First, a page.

The day I got married, one of my closest friends looked me in the eye and said "God has many wild and wonderful things ahead for you and Jeremy."

Being called mom by 7 kids is definitely wild. Each day I look for the wonder in it all...and give thanks.

Partnering with my husband in life, parenting, work and serving is definitely wonderful. He is my favorite.



Tuesday, December 3, 2019

Maddie Madeline

Thanksgiving Day 2019

You chose us January 11, 2011. From the moment I saw you I knew you were ours. You came free. Although Dad would argue you weren’t free with the added fencing we put in the backyard and new vet bill.

Even though we labored to keep you in the backyard when you went outside, your free spirit always found a way to escape. You would run like a deer and we would call your name in hopes to stop you from getting out. You would stop and lock eyes with us for a brief second, and then you would BOLT.

That look was stubborn. 

That look was determined. 

But that look was also like a promise. 

You knew you were ours and you knew you would come back. After a half hour, or sometimes a few worried hours on our part, of freedom and frolicking and exploring, you would always come back. If we had to leave you out, we would come home to find you in the front yard, like you were securing the premises. I compared you to Hank the Cowdog because you acted like you were the Head of Ranch Security. And Ranch Security included our property, the cow field next door, the neighbors’ chicken coop, and Spring Creek Park.

You were a survivor. We thought we lost you more than once. You got hit by a car (actually you ran right into a moving car), bit by a coral snake (as you slung it around by your mouth), and we sure disappointed one young couple that had loaded you up into their jeep until we stopped to ask if they had seen you. 

You were ours. 

One stormy night around 3am, we got a call from the gas station on Hwy 249 more than a mile away. Somehow you had gotten that far during a heavy thunderstorm. I don’t even know how you were gone. But you were ours. And God made sure you came back home that night, shaking, wet and cold in my car at 3am.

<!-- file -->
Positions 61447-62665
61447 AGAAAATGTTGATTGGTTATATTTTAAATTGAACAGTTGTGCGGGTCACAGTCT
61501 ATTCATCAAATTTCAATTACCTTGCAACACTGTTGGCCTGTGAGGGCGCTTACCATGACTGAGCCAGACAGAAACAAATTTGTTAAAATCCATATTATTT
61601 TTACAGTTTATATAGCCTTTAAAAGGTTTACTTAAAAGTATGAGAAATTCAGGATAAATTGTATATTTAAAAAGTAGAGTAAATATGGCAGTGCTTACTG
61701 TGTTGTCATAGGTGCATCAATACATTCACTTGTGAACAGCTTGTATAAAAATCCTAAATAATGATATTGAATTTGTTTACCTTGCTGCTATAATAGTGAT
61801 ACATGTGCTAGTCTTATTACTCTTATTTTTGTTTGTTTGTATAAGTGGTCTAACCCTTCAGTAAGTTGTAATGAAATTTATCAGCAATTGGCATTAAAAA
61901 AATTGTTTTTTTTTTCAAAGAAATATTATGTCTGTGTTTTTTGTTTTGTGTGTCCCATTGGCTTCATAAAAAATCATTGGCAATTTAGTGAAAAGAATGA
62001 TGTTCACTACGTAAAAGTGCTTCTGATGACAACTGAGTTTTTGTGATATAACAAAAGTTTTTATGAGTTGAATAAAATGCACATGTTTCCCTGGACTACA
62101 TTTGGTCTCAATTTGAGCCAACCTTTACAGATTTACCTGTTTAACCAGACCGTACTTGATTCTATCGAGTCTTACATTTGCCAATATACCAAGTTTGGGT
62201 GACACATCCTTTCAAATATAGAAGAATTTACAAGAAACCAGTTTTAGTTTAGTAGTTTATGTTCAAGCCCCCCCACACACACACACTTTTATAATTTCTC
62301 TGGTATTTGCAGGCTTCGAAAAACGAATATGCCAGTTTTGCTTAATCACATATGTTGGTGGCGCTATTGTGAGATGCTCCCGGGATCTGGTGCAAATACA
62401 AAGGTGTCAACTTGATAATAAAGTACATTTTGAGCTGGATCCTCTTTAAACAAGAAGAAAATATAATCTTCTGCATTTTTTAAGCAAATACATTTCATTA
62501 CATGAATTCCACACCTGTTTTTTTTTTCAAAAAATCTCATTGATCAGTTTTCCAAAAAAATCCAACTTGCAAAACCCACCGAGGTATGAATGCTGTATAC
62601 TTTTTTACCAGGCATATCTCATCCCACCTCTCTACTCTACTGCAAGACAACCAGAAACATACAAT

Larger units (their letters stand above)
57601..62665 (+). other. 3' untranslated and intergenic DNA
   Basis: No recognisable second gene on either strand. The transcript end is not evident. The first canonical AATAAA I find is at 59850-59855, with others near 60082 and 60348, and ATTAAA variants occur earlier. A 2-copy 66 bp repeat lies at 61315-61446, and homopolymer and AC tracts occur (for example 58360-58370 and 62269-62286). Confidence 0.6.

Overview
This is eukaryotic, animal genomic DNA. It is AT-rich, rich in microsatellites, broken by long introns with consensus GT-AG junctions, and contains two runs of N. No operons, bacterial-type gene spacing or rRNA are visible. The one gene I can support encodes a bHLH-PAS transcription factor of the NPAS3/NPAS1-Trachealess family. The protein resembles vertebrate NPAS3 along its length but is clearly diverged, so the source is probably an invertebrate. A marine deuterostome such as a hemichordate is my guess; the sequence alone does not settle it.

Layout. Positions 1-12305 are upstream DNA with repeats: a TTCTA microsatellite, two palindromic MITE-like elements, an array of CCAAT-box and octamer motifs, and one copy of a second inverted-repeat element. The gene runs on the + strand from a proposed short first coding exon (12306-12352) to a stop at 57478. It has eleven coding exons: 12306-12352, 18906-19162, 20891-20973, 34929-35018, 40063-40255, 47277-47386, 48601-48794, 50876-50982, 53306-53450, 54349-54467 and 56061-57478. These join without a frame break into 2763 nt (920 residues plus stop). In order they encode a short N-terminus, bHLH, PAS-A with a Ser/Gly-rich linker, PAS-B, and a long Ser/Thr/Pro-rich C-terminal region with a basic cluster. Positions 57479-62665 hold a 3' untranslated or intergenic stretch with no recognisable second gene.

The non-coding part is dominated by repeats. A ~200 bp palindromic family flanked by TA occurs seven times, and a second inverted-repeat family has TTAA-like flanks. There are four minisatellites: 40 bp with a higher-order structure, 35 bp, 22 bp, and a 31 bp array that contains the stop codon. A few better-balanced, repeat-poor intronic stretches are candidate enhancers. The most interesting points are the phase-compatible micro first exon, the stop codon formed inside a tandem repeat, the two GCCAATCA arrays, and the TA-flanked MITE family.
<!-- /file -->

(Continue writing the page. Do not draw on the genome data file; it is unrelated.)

I think we wanted to believe that you would always survive and you would always come back.

I’ve had just a handful of dogs in my life but you were my favorite. You didn’t shed. You didn’t have a tail that could whack a small child off their feet. You would follow me around the house, finding a spot to curl up close by, until I left the room and you had to come with me. You endured the kids’ costumes and headbands they found for you. You gladly slept on their beds as they not so fairly took turns taking you.

You got spoiled to Pawpaw feeding you from his plate these past few months when he lived with us. With Nana and Pawpaw came Memah who was your best dog friend by far. The two of you would get on couches and dig holes in the yard and politely share your food bowls. We wondered how you would get along without each other when Memah moved, but that turned out to be just one week.

You were healthy and active and then you were not. That last night we had you, none of us had any idea. You put your chin on Katerin’s lap at the dinner table. You hung around as we decorated the Christmas tree. You were laying under the table while we played cards above you. You jumped up when Saimon called upon you to scare the cats back to the back. You had learned to behave with the cats. You were a good dog.
Our last night with you


We miss you, Maddie. Finding pictures of you on my phone and seeing all the videos and pics Katerin and Wesley are posting bring tears. We had no idea you would go so quickly. But I’m thankful. I’m thankful that you were ours from January 11, 2011 to November 30, 2019. I’m thankful we did not have to watch you suffer long. I’m thankful all the kids were home and got to tell you goodbye. I’m thankful we were with you when your heart stopped beating….that you felt our love to the end.

Dad said it best when he wrote on your burial box, “Thank you for choosing us!” You will always be missed. I am reminded every time the door is left open and I want to hurry to close it before you get out. But you are no longer to escape. Emily said you have made "your greatest escape."

We will love you forever, Maddie Madeline!


Thursday, December 20, 2018

Life is Sweet


Life is sweet!

Even though we are a KING SIZE family, I would say we are still FUN SIZE. MOUNDS of events, mostly SWEET with a few SOUR PATCHES, took place as the earth took its ORBIT around the sun this past year. 

If I were to pick a candy to help describe our year for each in our family, it would go like this…

Katerin would get SNICKERS. Milk chocolate, peanuts, caramel, nougat---it satifies. Katerin is more than satisfied with her Sophomore year—she loves UMHB, she loves her friends (we do too!), she is doing so well managing her courses and work, and we are immensely proud of the young woman she has become (more than satisfied!)

For Emily, I would choose SWEETTARTS. Emily graduated High school—sweet! She was accepted into the PATHS Program at Texas A&Msweet! But with these blessings, came overwhelming and anxiety-inducing changes (tart), for which Emily was uncertain if she was ready. This year has proven Emily to have been beyond prepared as she has navigated life in a new city, new expectations and new friends—sweet!